Professor Aileen Moreton-Robinson is one of Australia’s pre-eminent First Nations academics. Last week, she joined the ranks of history’s most prominent leaders when she was made a member of the American Academy of Arts and Sciences. Her membership makes her the first Indigenous scholar to be elected outside the US since the Academy’s founding in 1780.
Quandamooka First Nations Professor Moreton-Robinson, who is currently Indigenous Elder Scholar in Residence at RMIT University in Melbourne, was named among 38 other International Honorary Members on this year’s Newly Elected Members list.
She told Melbourne-based editor and writer Jack Latimore last week that she was “immensely grateful for the recognition membership brings and it is incumbent upon me to acknowledge that the intellectual labour of others contributes to the scholarship produced.”
“As an Australian Aboriginal woman, I am fortunate to follow in the footsteps of my Goenpul ancestors and I am indebted to my family and kin, my colleagues and students for all they have taught me,” Moreton-Robinson said.
Each year a team of judges from the Academy appraise over 1,300 nominations to elect roughly 250 members. Nancy C. Andrews, Chair of the Board of Directors and David W. Oxtoby, President of the Academy, announced the new inductees on April 23.
“These new members are united by a place in history and by an opportunity to shape the future through the Academy’s work to advance the public good,” Oxtoby said.
The Academy has elected more than 13,500 members in its 240-year history, including Margaret Mead, Ralph Waldo Emerson, Charles Darwin, and Albert Einstein across five difference “classes” including the sciences, social sciences, humanities, arts, and business.
Other indigenous figures elected this year include include Kevin Gover, director of the Smithsonian’s National Museum of the American Indian, Joy Harjo, Muscogee (Creek) Nation Poet, Suzan Harjo, curator and policy advocate, and Kay Walkingstick – a Native American landscape artist and a member of the Cherokee Nation; making it the largest representation of Indigenous people elected to the society.
Professor Moreton-Robinson studied sociology at the Australian National University and has spent decades researching native title, whiteness, race and feminism.
Her seminal book Talkin’ Up to the White Woman was published in 1999 and was credited largely by author Ruby Hamad as the foundation of her research for her book “White Tears / Brown Scars”.
Her long and distinguished career included the publication of several other important works, including The White Possessive and Sovereign Subjects: Indigenous Sovereignty Matters.
Professor Moreton-Robinson was also the Founding President of the Australian Critical Race and Whiteness Studies Association, one of Australia’s leading academics in the area of critical race and whiteness studies.
At last year’s inaugural Broadside Festival in Melbourne, she appeared on a panel on decolonising feminism (she was the highlight of the festival for most people) where she challenged audiences to reassess their personal relationship to Indigenous sovereignty and our colonial history.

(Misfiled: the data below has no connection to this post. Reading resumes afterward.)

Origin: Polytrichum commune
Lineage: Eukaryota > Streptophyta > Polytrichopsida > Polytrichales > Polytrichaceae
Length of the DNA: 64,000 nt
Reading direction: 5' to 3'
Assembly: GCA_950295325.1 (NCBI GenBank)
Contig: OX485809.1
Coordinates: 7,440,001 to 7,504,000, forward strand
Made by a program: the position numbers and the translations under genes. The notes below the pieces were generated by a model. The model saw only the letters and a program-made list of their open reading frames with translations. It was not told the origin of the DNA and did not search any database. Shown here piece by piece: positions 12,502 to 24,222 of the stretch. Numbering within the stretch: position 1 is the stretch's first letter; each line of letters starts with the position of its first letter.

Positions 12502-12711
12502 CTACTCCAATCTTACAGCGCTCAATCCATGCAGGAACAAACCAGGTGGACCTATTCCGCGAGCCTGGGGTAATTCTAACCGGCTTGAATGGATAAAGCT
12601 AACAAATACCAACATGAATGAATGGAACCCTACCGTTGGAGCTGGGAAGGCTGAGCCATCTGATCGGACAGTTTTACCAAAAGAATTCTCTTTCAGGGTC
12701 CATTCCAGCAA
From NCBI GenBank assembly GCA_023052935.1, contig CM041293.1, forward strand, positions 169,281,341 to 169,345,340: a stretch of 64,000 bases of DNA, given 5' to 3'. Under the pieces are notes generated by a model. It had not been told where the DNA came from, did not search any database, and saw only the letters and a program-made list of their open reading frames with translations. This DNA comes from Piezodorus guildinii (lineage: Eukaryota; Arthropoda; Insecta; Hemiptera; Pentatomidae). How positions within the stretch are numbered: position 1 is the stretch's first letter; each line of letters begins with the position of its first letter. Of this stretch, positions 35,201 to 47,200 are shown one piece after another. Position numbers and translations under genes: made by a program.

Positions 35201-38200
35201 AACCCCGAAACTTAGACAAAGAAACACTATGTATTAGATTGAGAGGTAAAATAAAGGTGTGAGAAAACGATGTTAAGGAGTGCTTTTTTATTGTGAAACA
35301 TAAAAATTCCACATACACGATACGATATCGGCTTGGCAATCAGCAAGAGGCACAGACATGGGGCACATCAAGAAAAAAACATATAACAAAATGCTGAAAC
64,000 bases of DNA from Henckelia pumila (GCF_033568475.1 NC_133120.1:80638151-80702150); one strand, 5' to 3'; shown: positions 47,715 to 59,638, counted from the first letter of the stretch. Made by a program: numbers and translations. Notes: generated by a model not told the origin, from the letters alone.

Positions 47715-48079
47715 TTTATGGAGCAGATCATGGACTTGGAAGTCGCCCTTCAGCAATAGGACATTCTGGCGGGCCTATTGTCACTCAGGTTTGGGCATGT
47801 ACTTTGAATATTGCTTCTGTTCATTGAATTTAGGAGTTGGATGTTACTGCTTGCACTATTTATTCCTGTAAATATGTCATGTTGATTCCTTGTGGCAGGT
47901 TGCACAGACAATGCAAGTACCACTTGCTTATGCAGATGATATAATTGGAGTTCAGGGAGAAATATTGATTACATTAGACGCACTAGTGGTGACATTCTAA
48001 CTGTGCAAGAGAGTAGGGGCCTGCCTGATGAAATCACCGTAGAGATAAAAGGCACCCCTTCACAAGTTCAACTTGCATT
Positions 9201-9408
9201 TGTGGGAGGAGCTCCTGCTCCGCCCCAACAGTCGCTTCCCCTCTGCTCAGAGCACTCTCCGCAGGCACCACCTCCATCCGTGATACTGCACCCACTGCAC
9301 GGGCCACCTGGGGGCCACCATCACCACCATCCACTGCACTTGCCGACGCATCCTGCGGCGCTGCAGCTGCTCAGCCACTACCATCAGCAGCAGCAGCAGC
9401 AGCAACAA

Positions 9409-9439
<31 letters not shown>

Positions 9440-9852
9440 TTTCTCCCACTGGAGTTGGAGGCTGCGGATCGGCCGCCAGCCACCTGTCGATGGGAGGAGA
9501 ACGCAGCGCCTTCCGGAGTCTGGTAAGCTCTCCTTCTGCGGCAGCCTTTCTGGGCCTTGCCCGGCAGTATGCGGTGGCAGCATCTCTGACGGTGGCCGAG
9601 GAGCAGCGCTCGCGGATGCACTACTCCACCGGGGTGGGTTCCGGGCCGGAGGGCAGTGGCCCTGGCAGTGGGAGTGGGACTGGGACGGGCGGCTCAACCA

“If we really want to decolonise feminism, we need to “centre Mother Earth” and de-centre humans,” Moreton-Robinson said.
She was the most compelling speaker that day, suggesting we invent alternative theories of power, and possessive logics; “We need to get out of that possessiveness. We have to start being less possessive.”
“What would I do if I didn’t have any power?” she asked, looking out into the audience of thousands. “What would that feel like? If I didn’t feel better than you? What does it mean to be a different kind of human? A different kind of woman?”
I covered the event for Women’s Agenda, sitting among a mass of people (mostly women, mostly white) and felt something small explode inside me, and then felt the pieces slowly trickling down my body, like ash falling through sky. I wished I had had this earlier in my life; this education in learning “how to relinquish power,” and reflecting on all the ways I’d hurt others, and been hurt by others in our hunger to gain more power over each other.
It’s coming up to the 20th anniversary of Moreton-Robinson’s book Talkin’ Up to the White Woman, the first published work in Australia to engage in feminism from an Indigenous woman’s perspective.
Last December, Professor Moreton-Robinson spoke to David Rutledge on RN’s The Philosopher’s Zone, where she discussed race, power and colonialism’s impact on Indigenous people and their forms of knowledge.
“We have to fundamentally learn to tolerate your difference,” she said. “We have become quite expert about it. But white Australia doesn’t have to really understand our difference. That’s the way that power operates in this society.”
“Whiteness is an invisibility. Whiteness has blackness as its opposition. Whiteness has never seen itself as radicalised, because those who racialise aren’t in power, it can invisibilize itself.”
Plans are in place for a ceremony in October in Cambridge, Massachusetts to induct the new members of the Academy.